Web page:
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How York study gave writer an open-minded ‘bombshell’
Wild Swans author Jung Chang will be in York on Thursday to talk about her life and work as part of the Festival of Ideas. STEPHEN LEWIS reports.
JUNG Chang will never forget her first time in Britain.
It was 1978, a couple of years after the death of Mao. Things in China were beginning to change, and the young assistant lecturer from the University of Sichuan was among the first group of 14 Chinese scholars allowed to go abroad.
They were strictly controlled, living in Chinese embassy accommodation and not allowed to go out on their own. “We all wore Mao suits,” she says. “We were quite a sight!”
She began sneaking out on her own against the rules, to enjoy the sights and sounds of 1970s London. Every time she saw a Chinese person, she worried that they would inform her embassy. But she had a fantastic time, she says. “The year in London was fabulous. Everything was so different!”
Then came the offer of a scholarship to study for a masters degree in linguistics at the University of York. Her government approved the move – and she came here in 1979.
She was to stay for three years, becoming the first person from communist China, she says, to get a doctorate from a British university.
She has never forgotten an early conversation with her tutor inYork. She had rattled off a list of the linguistic theories she liked, and those she didn’t. “And at the end, he said ‘show me your thesis’,” she recalls.
She was startled; she hadn’t even begun to write it. He pretended to be surprised, and pointed out she seemed to have made up her mind about everything already.
It was a revelation, she says. In China, she’d been taught always to follow Mao or Marxist thought. “To keep an open mind was a bombshell!”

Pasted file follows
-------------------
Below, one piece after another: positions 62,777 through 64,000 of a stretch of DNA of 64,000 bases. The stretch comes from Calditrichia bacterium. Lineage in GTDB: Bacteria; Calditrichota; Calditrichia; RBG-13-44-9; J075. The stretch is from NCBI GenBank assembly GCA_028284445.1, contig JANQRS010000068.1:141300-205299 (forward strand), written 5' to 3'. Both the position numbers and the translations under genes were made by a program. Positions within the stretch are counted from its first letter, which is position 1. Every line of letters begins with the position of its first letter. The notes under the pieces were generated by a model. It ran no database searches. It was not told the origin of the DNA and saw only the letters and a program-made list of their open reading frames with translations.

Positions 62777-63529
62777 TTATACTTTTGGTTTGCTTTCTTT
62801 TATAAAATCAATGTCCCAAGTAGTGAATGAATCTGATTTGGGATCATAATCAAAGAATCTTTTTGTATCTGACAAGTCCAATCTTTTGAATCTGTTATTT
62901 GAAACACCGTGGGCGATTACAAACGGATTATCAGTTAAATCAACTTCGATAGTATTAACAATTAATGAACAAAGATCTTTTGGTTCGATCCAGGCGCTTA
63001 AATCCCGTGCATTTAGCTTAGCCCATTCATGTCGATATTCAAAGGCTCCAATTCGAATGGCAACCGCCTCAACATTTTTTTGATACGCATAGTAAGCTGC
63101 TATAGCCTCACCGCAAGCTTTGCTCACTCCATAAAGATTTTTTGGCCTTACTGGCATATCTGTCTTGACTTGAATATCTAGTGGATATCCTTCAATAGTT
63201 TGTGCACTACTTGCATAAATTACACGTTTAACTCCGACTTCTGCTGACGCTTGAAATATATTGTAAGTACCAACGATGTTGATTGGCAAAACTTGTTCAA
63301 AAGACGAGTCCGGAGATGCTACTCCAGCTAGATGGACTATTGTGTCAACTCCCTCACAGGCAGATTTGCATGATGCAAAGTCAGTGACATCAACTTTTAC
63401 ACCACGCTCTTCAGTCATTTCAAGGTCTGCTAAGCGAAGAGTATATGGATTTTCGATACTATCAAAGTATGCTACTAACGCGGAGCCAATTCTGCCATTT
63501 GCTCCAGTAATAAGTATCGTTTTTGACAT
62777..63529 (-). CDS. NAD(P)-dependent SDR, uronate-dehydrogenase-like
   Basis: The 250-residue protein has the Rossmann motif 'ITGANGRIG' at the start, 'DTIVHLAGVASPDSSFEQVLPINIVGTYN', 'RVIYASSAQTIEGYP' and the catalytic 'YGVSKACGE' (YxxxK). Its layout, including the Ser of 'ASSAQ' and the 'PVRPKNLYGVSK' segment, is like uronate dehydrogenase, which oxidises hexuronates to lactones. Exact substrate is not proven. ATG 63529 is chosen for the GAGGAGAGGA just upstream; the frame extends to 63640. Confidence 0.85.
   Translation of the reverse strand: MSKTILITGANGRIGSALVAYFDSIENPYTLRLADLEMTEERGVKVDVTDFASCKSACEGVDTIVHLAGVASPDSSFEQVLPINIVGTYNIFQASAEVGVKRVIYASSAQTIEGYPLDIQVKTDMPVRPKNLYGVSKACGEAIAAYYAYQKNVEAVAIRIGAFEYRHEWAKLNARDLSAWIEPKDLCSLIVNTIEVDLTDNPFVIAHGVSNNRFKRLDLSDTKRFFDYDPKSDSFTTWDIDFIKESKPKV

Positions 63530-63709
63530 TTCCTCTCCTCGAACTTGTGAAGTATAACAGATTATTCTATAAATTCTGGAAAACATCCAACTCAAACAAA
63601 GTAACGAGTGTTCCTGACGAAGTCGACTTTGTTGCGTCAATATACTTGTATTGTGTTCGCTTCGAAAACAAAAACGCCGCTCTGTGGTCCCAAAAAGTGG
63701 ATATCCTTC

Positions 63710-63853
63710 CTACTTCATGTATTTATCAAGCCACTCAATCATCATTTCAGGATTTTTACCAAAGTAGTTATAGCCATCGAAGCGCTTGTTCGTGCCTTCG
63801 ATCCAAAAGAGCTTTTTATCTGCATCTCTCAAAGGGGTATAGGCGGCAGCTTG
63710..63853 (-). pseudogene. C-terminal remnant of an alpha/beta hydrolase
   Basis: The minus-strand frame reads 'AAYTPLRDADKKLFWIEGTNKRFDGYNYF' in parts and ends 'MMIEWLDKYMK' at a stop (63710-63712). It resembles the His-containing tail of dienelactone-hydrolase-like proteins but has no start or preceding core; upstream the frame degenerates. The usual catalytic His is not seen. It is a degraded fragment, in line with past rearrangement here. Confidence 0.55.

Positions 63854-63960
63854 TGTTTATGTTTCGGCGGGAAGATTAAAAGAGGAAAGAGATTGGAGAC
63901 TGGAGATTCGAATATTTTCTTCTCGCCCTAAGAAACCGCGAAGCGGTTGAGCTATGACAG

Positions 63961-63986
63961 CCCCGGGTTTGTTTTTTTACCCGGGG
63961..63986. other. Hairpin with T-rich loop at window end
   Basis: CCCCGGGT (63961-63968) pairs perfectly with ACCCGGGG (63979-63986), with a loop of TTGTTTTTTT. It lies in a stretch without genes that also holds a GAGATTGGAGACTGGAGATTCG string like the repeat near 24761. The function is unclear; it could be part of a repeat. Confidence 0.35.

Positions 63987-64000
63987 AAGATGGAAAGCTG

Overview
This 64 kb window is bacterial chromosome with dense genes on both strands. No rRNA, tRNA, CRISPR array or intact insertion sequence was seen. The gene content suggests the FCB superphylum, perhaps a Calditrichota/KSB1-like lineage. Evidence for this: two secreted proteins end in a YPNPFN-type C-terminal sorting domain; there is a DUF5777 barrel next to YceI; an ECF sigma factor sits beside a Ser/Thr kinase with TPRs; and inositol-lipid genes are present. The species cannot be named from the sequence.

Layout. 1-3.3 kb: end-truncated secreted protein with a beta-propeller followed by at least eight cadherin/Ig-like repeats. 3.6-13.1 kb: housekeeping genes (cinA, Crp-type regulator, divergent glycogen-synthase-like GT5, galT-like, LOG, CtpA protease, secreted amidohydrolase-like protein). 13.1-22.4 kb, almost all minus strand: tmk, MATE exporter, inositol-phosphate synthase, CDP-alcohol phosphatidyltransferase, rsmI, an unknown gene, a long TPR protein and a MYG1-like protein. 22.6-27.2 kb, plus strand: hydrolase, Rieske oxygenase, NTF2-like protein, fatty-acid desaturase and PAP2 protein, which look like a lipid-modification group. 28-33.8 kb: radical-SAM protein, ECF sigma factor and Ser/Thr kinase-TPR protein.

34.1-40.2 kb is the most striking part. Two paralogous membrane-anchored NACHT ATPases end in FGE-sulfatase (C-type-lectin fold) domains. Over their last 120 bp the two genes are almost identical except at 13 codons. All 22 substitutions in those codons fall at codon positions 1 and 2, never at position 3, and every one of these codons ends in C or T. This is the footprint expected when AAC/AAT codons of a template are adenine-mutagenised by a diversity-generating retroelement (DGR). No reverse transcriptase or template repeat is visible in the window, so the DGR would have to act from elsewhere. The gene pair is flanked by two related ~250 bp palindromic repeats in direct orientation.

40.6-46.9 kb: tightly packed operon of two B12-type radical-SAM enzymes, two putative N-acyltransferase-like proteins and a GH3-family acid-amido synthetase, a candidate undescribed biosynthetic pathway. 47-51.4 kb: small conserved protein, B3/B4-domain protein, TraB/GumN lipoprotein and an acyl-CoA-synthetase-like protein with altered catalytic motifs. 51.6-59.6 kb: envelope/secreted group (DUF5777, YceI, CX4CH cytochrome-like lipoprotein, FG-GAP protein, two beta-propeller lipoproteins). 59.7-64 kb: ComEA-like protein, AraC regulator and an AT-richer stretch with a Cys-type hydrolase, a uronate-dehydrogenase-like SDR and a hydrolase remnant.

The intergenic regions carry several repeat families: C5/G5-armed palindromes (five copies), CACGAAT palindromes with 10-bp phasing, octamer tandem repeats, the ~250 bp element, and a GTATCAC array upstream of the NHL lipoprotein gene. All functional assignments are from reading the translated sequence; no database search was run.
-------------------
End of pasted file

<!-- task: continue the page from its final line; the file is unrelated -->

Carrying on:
She loves York to this day. She loves London even more, where she lives with her British husband Jon Halliday. It was in London, while teaching at the School of Oriental and African Studies, that she wrote Wild Swans, the story of three generations of women in 20th-century China – her grandmother, her mother and herself.
Memories of her family’s experiences in the Cultural Revolution were still raw when she first came to the UK, she says – so raw she didn’t want to write about them.
Her parents were both Communist Party cadres who were targeted in the chaos of the cultural revolution, as many high officials were.
She later wrote in Wild Swans about how they were publicly humiliated – ink was poured over their heads, they were forced to kneel in gravel and wear placards denouncing them around their necks, then were sent to prison.
“I wanted to forget all about that,” she says.
Then, in 1988, her mother came to visit her in London. Mother and daughter talked and talked. Her mother left her with 60 hours of tape recordings – and Wild Swans was born.
• Jung Chang will talk about her life and work at York Theatre Royal at 7.30pm on Thursday as part of the York Festival of Ideas. Tickets free from the Theatre Royal box office on 01904 623568.
• Festival of Ideas events will be held across the city until June 30.
For details, visit yorkfestivalofideas.com